QueeringPsychology: The Psychotherapy Resource


Polyamory 101: What is Polyamory?
Queeringpsychology: The Psychotherapy Resource

Queeringpsychology: The Psychotherapy Resource

I am a Black queer man who is also a licensed psychotherapist (LMHC/LPC). I created this website to serve as a reference page where I can post information for people who cannot afford or find a therapist. Information is power and I believe that sharing information equally can assist us in obtaining our freedom. I hope this site is useful for those who need it.

Since I’m noticing more and more people interested in relationship alternatives to monogamy on social media, I decided to write about polyamory from the perspective of a relationship counselor. First, I’m going to get into what polyamory is, how it’s different from monogamy, cheating, open relationships, and swinging, and the different ways someone can be polyamorous depending on their needs. Then I’m going to talk about how to get into polyamory (as a single individual & as people in an ongoing relationship) from the perspective of a relationship counselor. This post is designed to share basic information about polyamory and to generally help people start to think about their own experiences in relationships and what their needs/wants are.

Before I get into polyamory, I want to make sure we’re all on the same page with what certain words and concepts mean. And I want to make sure that y’all can see what polyam (short for polyamory) clearly is as compared to some other ways of doing the whole relationship thing. Relationships are ways of being connected with one another. There are many different ways to connect with 1 or more people and usually we sort out different types of relationship by how it looks (the structure) and what’s going on between people in the relationship (the dynamics). Humans are generally social creatures on some level. Some people need more social time than others, but generally, we tend to enjoy the company of others in many different ways. We have many different kinds of relationships going on in our lives: family relationships, friendships, coworkers, acquaintances, classmates, homeboy at the bodega, the plug, the barber/hair stylist/braider, baby mommas, exes who you still talk to, lovers, partners, etc. With many different structures and dynamics. We make different kinds of commitments depending on the situation and depending on the dynamics/vibes, etc. in that relationship. You’re not gonna promise your barber a 5-ever love, but you are gonna commit to being in that chair at least 2x/month for as long as that hand is steady.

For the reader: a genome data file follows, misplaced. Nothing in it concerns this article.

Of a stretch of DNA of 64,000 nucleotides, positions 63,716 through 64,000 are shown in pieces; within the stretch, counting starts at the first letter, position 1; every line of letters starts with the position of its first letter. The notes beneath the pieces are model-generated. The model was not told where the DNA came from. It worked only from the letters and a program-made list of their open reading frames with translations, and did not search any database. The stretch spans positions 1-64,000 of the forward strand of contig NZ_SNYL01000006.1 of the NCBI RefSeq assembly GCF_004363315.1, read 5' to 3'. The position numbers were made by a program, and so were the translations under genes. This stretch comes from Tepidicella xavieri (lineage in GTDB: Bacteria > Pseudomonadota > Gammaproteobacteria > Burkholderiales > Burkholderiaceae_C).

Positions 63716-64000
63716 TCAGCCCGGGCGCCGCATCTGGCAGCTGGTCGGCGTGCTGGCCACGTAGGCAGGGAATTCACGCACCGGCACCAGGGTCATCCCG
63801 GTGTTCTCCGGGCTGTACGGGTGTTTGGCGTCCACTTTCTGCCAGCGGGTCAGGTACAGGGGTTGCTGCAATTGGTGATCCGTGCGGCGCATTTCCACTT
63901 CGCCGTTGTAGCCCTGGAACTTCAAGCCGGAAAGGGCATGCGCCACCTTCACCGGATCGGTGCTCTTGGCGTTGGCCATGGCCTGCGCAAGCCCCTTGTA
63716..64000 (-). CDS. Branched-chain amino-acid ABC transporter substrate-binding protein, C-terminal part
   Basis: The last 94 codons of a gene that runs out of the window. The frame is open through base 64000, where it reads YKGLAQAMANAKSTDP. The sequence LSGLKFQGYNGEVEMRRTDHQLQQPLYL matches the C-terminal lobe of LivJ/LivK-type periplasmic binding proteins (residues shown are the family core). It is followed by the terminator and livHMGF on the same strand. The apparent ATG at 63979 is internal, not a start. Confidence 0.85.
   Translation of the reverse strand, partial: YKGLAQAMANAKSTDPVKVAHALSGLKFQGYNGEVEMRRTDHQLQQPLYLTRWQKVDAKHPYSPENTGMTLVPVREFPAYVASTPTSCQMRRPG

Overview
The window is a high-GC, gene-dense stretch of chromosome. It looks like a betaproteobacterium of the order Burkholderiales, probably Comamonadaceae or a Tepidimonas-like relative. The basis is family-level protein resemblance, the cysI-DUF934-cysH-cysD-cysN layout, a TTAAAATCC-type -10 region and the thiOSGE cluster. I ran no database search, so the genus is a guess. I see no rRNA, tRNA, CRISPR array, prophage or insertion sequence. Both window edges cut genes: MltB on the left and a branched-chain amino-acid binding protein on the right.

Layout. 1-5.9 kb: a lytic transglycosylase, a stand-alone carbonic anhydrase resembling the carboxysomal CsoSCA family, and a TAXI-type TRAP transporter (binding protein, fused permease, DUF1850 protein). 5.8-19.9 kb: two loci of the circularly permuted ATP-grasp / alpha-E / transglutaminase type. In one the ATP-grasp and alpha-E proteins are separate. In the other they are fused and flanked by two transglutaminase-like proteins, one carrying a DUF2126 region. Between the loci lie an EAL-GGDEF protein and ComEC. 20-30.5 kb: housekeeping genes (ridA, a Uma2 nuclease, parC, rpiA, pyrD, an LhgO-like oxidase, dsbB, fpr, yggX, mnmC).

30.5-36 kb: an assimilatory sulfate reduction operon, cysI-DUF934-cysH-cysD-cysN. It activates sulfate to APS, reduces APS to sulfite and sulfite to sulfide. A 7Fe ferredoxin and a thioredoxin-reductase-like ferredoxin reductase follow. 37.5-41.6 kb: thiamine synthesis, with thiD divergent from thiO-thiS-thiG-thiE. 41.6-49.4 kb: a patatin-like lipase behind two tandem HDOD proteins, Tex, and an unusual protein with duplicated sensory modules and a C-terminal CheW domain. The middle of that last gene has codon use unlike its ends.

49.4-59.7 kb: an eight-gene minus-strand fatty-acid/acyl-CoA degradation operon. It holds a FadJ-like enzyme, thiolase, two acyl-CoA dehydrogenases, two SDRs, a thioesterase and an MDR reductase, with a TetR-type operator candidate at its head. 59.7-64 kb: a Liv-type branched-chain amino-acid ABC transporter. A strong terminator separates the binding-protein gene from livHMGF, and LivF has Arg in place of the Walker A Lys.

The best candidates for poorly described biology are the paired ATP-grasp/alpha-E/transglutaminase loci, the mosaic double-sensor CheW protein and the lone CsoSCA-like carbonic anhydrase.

Different Types of Relationships:

Monogamy: Monogamy (if we’re going by the book here) is when 2 people (structure) decide to be sexually and romantically exclusive with each other (dynamics). This is the type of relationship that we are all pushed by society into trying to conform to. Just like we all are pushed to conform to being cisgender (Google it if you don’t know what this means) and straight. As if everyone is the same. As if everyone loves, dates, and/or has sex the same way (if at all). People don’t even eat grits or rice the same way. There’s no way 1 relationship structure/dynamics style is going to be a comfortable fit for everyone.

NOTE: Other relationships are non-monogamous because they involve partners being sexually connected to others on some level (swinging and open relationships) and/or being romantically connected to others (polyamory).

Swinging: Swinging is when a couple that was previously monogamous decides they want to have sex with single people and other couples, called swingers. This usually happens at swinging parties or privately where all the partners can see and/or are aware this is happening. Other than having sex with other people, the couple is romantically exclusive with each other. Meaning the other connections are only sexual. They are dating and in a relationship with just each other.